Unfortunately, there may be no better way to truly understand the depths of human nature than by witnessing first hand such a profound and unimaginable darkness as a Nazi concentration camp. The singularly harrowing experience is the subject of Man’s Search for Meaning, an old but timeless book dating back to 1946, authored by Viktor Frankl (1905-1997) who chronicles his own experience as a prisoner during World War II.
While it’s not the easiest topic to read about — difficult to stomach and deeply affecting — the value and meaning of Man’s Search for Meaning cannot be overstated. Particularly in a year that has thrown an existential challenge at communities around the world, toppling our idea of security and disrupting the typical flow of daily life, the book is an important allegorical lesson on the remarkably valuable psychological tool of reframing, and the push to pursue a truly individualised meaning of life.
Because essentially, that is the legacy Frankl has left with this brutally honest yet artfully detailed book. It’s a testament to how powerful a sense of purpose and pursuing the true, and truly unique, meaning of life can be for someone no matter their circumstance. There’s little wonder as to why a 1991 reader survey for the Library of Congress, that asked readers to name a book that made a difference in their life, found that Man’s Search for Meaning ranked among the ten most influential books in America.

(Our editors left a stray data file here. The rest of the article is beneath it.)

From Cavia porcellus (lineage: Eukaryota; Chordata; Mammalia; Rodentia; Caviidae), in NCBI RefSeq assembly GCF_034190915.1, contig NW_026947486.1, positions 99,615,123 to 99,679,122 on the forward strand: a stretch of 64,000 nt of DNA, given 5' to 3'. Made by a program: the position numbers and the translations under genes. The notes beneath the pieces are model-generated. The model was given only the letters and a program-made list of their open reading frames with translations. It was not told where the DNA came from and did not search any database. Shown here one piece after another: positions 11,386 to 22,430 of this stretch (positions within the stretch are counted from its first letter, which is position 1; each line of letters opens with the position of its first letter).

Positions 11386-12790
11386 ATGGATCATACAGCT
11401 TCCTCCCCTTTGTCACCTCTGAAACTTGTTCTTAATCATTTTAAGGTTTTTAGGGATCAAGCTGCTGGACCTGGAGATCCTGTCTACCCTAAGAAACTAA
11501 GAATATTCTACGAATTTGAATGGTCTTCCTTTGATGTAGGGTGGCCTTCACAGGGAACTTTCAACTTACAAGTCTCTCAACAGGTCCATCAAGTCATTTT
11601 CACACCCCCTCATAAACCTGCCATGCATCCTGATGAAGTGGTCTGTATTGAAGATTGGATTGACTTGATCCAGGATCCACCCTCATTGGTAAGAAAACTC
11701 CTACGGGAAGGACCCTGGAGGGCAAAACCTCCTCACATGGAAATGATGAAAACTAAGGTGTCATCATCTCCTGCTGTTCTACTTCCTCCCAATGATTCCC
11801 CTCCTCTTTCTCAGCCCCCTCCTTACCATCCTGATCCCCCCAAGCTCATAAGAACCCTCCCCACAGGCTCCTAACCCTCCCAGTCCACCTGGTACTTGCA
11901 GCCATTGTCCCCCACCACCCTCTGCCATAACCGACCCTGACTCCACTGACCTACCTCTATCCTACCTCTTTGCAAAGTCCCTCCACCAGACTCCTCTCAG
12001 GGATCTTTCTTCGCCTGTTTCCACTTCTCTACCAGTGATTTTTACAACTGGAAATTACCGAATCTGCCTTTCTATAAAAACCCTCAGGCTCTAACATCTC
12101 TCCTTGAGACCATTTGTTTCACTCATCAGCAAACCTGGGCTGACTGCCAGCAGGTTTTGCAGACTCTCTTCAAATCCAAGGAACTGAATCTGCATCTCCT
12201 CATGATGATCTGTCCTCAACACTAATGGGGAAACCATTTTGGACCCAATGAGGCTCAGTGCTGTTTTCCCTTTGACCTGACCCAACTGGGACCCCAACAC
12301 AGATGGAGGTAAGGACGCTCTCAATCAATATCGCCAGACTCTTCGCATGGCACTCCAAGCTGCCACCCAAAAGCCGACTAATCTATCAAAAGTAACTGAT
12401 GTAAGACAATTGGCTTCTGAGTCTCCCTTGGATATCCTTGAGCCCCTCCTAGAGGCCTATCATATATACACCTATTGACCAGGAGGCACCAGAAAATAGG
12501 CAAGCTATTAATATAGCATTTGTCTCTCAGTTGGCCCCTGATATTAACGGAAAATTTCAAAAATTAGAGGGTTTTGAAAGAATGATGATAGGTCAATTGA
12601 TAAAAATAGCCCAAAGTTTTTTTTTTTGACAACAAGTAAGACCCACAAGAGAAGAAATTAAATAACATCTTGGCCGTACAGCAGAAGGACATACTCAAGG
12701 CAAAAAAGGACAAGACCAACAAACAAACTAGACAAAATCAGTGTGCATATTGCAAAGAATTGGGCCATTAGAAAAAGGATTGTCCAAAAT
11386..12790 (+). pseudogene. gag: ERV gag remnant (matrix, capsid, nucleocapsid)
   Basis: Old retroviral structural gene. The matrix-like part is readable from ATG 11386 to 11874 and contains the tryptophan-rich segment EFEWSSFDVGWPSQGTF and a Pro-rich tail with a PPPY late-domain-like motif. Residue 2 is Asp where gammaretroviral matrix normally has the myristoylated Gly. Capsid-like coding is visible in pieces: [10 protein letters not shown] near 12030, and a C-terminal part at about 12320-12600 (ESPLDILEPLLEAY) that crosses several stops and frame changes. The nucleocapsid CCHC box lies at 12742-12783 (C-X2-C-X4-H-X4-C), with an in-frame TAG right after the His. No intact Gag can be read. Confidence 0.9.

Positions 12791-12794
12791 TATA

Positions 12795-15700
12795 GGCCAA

Within the brisk 200-page book is Frankl’s psychotherapeutic method for identifying a purpose in life to feel positive about, and the sheer power and strength instilled by immersively imagining that outcome. Even just reading how he made it through each day is enough to genuinely inspire, no matter the arduous road you’re on, or the tribulations threatening to weigh you down.
As a highly regarded neurologist and psychiatrist, Frankl’s basis for what he calls logotherapy is detailed in the book, recounting exactly how his highly influential psychological construct came to be in the face of disbelief, apathy and bitterness. As prisoners, those in the camp were forced to concentrate on their “inner lives”, and for Frankl this meant distilling all he saw into a thorough examination of human nature.
Logotherapy, which aims to help people find meaning in their life — entirely as a function of their own individual circumstances — is a way to combat a persisting existential vacuum, which may arise at a troubling time in someone’s own life. Importantly, it isn’t just about discovering and manifesting a purpose, but recognising that how we act and the responsibility we feel towards our choices determines our meaning.
Perhaps the crux of Man’s Search For Meaning is the message that we can all manage our fears by actively pursuing them, because through adversity comes a deeper level of introspection, which can lead to individuals finding their meaning of life, whether that’s on a small or large scale. Our ability to recognise this meaning can very often spell the difference between success — or sometimes, survival — and setback.